Diana dated the British-Pakistani heart surgeon Hasnat Khan, who was called “the love of her life” by many of her closest friends after her death, and she is said to have described him as “Mr Wonderful”. In May 1996, Diana visited Lahore upon invitation of Imran Khan, a relative of Hasnat Khan, and visited the latter’s family in secret. Khan was intensely private and the relationship was conducted in secrecy, with Diana lying to members of the press who questioned her about it. Their relationship lasted almost two years with differing accounts of who ended it. She is said to have spoken of her distress when “he” ended their relationship. However, according to Khan’s testimonial at the inquest for her death, it was Diana who ended their relationship in the summer of 1997. Burrell also said the relationship was ended by the Princess in July 1997. Burrell also claimed that Diana’s mother, Frances Shand Kydd, disapproved of her daughter’s relationship with a Muslim man.
Within a month, Diana began a relationship with Dodi Fayed, the son of her summer host, Mohamed Al-Fayed. That summer, Diana had considered taking her sons on a holiday to the Hamptons on Long Island, New York, but security officials had prevented it. After deciding against a trip to Thailand, she accepted Fayed’s invitation to join his family in the south of France, where his compound and large security detail would not cause concern to the Royal Protection squad. Mohamed Al-Fayed bought the Jonikal, a 60-metre multimillion-pound yacht on which to entertain Diana and her sons.
On 31 August 1997, Diana died in a car crash in the Pont de l’Alma tunnel in Paris while the driver was fleeing the paparazzi. The crash also resulted in the deaths of her companion Dodi Fayed and the driver, Henri Paul, who was the acting security manager of the Hôtel Ritz Paris. Diana’s bodyguard, Trevor Rees-Jones, survived the crash. The televised funeral, on 6 September, was watched by a British television audience that peaked at 32.10 million, which was one of the United Kingdom’s highest viewing figures ever. Millions more watched the event around the world.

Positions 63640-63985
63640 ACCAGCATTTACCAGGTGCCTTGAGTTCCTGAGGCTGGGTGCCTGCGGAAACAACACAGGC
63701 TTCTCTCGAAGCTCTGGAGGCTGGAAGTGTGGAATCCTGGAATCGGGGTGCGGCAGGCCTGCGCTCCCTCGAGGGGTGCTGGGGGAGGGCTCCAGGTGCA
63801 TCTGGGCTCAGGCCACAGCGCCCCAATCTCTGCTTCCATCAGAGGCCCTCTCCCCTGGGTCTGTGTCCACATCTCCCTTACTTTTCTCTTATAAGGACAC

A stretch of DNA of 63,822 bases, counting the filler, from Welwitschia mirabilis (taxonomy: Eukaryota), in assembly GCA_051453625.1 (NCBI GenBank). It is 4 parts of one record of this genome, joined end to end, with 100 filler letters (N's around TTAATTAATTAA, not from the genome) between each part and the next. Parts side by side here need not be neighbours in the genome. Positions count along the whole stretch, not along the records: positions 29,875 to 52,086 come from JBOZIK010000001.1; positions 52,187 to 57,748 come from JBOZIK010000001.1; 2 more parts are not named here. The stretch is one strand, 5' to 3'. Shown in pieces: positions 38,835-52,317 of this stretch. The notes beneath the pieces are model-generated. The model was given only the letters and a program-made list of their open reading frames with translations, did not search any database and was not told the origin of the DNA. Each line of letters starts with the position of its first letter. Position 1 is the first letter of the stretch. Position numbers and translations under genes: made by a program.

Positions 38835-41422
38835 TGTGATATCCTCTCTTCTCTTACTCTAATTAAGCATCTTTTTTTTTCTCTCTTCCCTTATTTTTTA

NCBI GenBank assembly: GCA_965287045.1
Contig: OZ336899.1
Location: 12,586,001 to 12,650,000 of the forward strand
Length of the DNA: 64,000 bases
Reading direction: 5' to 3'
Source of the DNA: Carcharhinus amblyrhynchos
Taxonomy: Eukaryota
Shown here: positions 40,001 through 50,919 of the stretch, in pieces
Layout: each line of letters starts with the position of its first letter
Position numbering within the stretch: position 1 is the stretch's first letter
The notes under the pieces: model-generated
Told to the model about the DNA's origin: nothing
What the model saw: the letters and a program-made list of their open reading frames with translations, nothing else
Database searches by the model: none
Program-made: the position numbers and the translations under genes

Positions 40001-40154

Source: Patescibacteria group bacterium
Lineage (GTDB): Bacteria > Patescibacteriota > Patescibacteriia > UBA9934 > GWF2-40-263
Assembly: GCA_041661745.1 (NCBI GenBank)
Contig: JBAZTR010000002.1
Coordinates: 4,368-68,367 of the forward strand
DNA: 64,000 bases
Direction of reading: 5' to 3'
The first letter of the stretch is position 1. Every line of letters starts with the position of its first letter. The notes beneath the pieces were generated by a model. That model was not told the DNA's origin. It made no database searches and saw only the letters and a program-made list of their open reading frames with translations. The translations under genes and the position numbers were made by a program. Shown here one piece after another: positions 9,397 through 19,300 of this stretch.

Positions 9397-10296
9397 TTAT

Diana was born into the British Spencer family, different branches of which hold the titles of Duke of Marlborough, Earl Spencer, Earl of Sunderland, and Baron Churchill. The Spencers claimed descent from a cadet branch of the powerful medieval Despenser family, but its validity is questioned. Her great-grandmother was Margaret Baring, a member of the German-British Baring family of bankers and the daughter of Edward Baring, 1st Baron Revelstoke. Diana’s distant noble ancestors included the first Duke and Duchess of Marlborough. Diana and Charles were distantly related, as they were both descended from the House of Tudor through Henry VII of England. She was also descended from the House of Stuart through Charles II of England by Charles Lennox, 1st Duke of Richmond, and Henry FitzRoy, 1st Duke of Grafton, and his brother James II of England by Henrietta FitzJames. Other noble ancestors include Margaret Kerdeston, granddaughter of Michael de la Pole, 2nd Earl of Suffolk; Robert Devereux, 2nd Earl of Essex, an English nobleman and a favourite of Elizabeth I of England; and Edward Seymour, 1st Duke of Somerset, a descendant of Edward III of England through his son Lionel of Antwerp, 1st Duke of Clarence. Diana’s Scottish roots came from her maternal grandmother, Lady Fermoy. Among her Scottish ancestors were Alexander Gordon, 4th Duke of Gordon, and his wife Jane, and Archibald Campbell, 9th Earl of Argyll.
Diana’s American lineage came from her great-grandmother Frances Ellen Work, daughter of wealthy American stockbroker Franklin H. Work from Ohio, who was married to her great-grandfather James Roche, 3rd Baron Fermoy, an Irish peer. Diana’s fourth great-grandmother in her direct maternal line, Eliza Kewark, was of Indian descent.